Through mutual friends, or at events and exhibitions.

9) Is there any way you share or advertise your work? i.e through an online portfolio or through social media etc.

When I want to share my work with someone I will send a portfolio in pdf format. Currently I am making a website portfolio of my work.

10) What information would you like to know about a freelancer you had recently come across on the Internet?

Their previous work and contact details.

FREELANCER TWO

 

1) Describe your average working day from AM to PM

I get up in the morning, have breakfast, slightly prioritize my task list for the day, have a banana, go out to a social cafe and get on with my work for the day, have a few decaf coffees and perhaps a hot chocolate, go home later in the afternoon, catch up with matters at home, have dinner, read/watch/listen to some personal/spiritual development media, meditate and then go to sleep.

2) Do you spend most of your day alone or mixing with others?

 

Mostly alone but do mix with clients and society.

3) How would you go about finding other designers/programmers/freelancers?

Internet search, known or word of mouth.

4) Where do you find inspiration for work?

Mostly when I meditate or am in the moment when doing something.

5) How many designers/programmers/freelancers do you know that are not within the country you live?

A few.

6) Are you users of any of the following: Behance, Linked In, Dribble, Sortfolio or Stumble Upon?

Behance                 Yes/No

Linked In               Yes/No

Dribble                   Yes/No

Sortfolio                 Yes/No

Stumble Upon       Yes/No

7) List your likes and dislikes/limitations of those websites you use:

NA

8) How did you meet other freelancers that you now know?

Internet or through work in the real world.

9) Is there any way you share or advertise your work? i.e through an online portfolio or through social media etc.

Website.

10) What information would you like to know about a freelancer you had recently come across on the Internet?

Portfolio.

FREELANCER THREE

 

1) Describe your average working day from AM to PM

I normally work from 9PM to 3AM.

2) Do you spend most of your day alone or mixing with others?

So days I have to spend alone due to work while others i spend with friends. Mostly weekends are free for that.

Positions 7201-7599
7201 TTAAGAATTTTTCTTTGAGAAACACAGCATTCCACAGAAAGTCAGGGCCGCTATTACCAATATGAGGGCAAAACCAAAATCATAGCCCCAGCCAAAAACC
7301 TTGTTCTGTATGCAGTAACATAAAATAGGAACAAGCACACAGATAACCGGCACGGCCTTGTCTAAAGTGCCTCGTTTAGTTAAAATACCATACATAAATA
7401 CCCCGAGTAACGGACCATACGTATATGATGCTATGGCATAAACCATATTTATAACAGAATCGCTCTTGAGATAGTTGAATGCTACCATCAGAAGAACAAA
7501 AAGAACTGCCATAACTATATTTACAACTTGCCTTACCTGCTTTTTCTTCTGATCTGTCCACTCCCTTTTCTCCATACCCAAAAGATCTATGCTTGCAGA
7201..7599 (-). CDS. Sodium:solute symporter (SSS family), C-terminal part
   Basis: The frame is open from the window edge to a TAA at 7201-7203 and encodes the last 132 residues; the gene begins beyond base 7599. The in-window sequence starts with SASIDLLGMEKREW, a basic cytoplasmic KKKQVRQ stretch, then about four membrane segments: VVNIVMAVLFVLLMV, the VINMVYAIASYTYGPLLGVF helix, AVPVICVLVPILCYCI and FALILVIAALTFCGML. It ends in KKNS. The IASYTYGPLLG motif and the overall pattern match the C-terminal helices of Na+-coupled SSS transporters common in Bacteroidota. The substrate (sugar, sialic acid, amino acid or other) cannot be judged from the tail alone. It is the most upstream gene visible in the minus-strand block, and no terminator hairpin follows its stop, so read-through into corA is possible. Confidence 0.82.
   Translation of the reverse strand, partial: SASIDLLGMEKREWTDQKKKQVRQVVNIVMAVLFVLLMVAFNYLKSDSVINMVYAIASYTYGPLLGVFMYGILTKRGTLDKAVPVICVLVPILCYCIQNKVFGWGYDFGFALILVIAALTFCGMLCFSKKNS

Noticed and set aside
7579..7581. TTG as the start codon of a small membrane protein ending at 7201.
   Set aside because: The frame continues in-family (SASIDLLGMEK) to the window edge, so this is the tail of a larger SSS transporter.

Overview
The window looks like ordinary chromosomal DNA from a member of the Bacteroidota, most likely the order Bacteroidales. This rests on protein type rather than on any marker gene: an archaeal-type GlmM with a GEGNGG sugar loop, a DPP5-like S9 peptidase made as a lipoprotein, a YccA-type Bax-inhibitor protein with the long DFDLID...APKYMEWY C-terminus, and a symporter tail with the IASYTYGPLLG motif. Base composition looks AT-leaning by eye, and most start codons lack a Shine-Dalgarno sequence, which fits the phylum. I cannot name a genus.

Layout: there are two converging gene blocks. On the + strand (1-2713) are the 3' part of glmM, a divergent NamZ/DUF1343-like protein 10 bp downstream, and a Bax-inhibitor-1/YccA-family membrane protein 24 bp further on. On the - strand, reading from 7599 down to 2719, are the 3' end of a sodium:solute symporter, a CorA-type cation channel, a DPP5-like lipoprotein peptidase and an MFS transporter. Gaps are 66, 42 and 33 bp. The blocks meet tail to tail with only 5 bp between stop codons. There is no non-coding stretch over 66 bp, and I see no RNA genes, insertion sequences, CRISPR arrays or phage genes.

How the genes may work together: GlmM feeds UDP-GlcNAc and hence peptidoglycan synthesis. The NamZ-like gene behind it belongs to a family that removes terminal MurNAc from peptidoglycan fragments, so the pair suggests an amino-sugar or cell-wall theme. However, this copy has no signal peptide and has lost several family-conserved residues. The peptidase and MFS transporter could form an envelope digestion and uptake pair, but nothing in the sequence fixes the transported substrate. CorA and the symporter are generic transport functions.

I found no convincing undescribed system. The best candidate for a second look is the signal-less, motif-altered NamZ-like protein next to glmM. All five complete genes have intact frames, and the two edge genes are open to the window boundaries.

3) How would you go about finding other designers/programmers/freelancers?

I meet them through freelance network. Some of them I know from office as well.

4) Where do you find inspiration for work?

My inspiration comes good paydays 🙂

5) How many designers/programmers/freelancers do you know that are not within the country you live?

I know about 5-6 freelancers that are outside the country.

6) Are you users of any of the following: Behance, Linked In, Dribble, Sortfolio or Stumble Upon?

Behance                 Yes/No

Linked In                 Yes/No

Dribble                     Yes/No

Sortfolio                   Yes/No

Stumble Upon       Yes/No

7) List your likes and dislikes/limitations of those websites you use:

Linked In

Likes:

– Connects to many people regardless of company or country

– Don’t have to send requests manually

– Provides great job opportunities

Dislikes/Limitations:

– UI is a bit cluttered

– Should not have FB like stuff like timeline etc. Makes it look unprofessional

8) How did you meet other freelancers that you now know?

I know the freelancers from the freelance network or office or school.

9) Is there any way you share or advertise your work? i.e through an online portfolio or through social media etc.

I’m not using any way to share or advertise my work.

10) What information would you like to know about a freelancer you had recently come across on the Internet?

I would like to know what are his skills and if he’s better then how can I improve myself.

FREELANCER FOUR

 

1) Describe your average working day from AM to PM

Fire up Pandora. Check my emails. Check my calendar for the day. I then check Google analytics for my sites. – Coffee

Log into Toggl (time tracking), DropTask (task management), and Mission Control (Password Keeper).

Check tasks, identify work to complete, complete tasks, update task lists, repeat. I typically try to work in 2 hours bursts. Any longer and I get headaches. Any shorter and I don’t settle in to make significant progress.

I also have intermittent meetings.

2) Do you spend most of your day alone or mixing with others?

Mostly alone. I prefer to focus on my work and often work from home. If I am in the office, I mix with others more but still tend to work alone.

3) How would you go about finding other designers/programmers/freelancers?

Meetups, conferences, classes. I also email other firms regularly. Sometimes it generates work, sometimes just connections.

4) Where do you find inspiration for work?

Everywhere. I have been a prolific artist since I was a kid, and I see web development as just another medium to work with. Inspiration comes very naturally to me.

I tend to work with small to medium small businesses. Their needs and wants tend to drive my professional work. Work I do just for me tends to be driven from a desire to learn, get better, and stay current. I pick a topic of some sort, and craft something around that topic.

I also run web development experiments with the aim to solve common problems.

5) How many designers/programmers/freelancers do you know that are not within the country you live?

0-5. I do not like to work with over sees developers. The language barrier and time difference is just so hard to overcome. I vaguely know a few, but only because I was forced to meet them via a client.

6) Are you users of any of the following: Behance, Linked In, Dribble, Sortfolio or Stumble Upon?

Behance                 Yes/No

Linked In               Yes/No

Dribble                    Yes/No

Sortfolio                 Yes/No

Stumble Upon       Yes/No

7) List your likes and dislikes/limitations of those websites you use:

N/A

8) How did you meet other freelancers that you now know?

Common projects or also see #3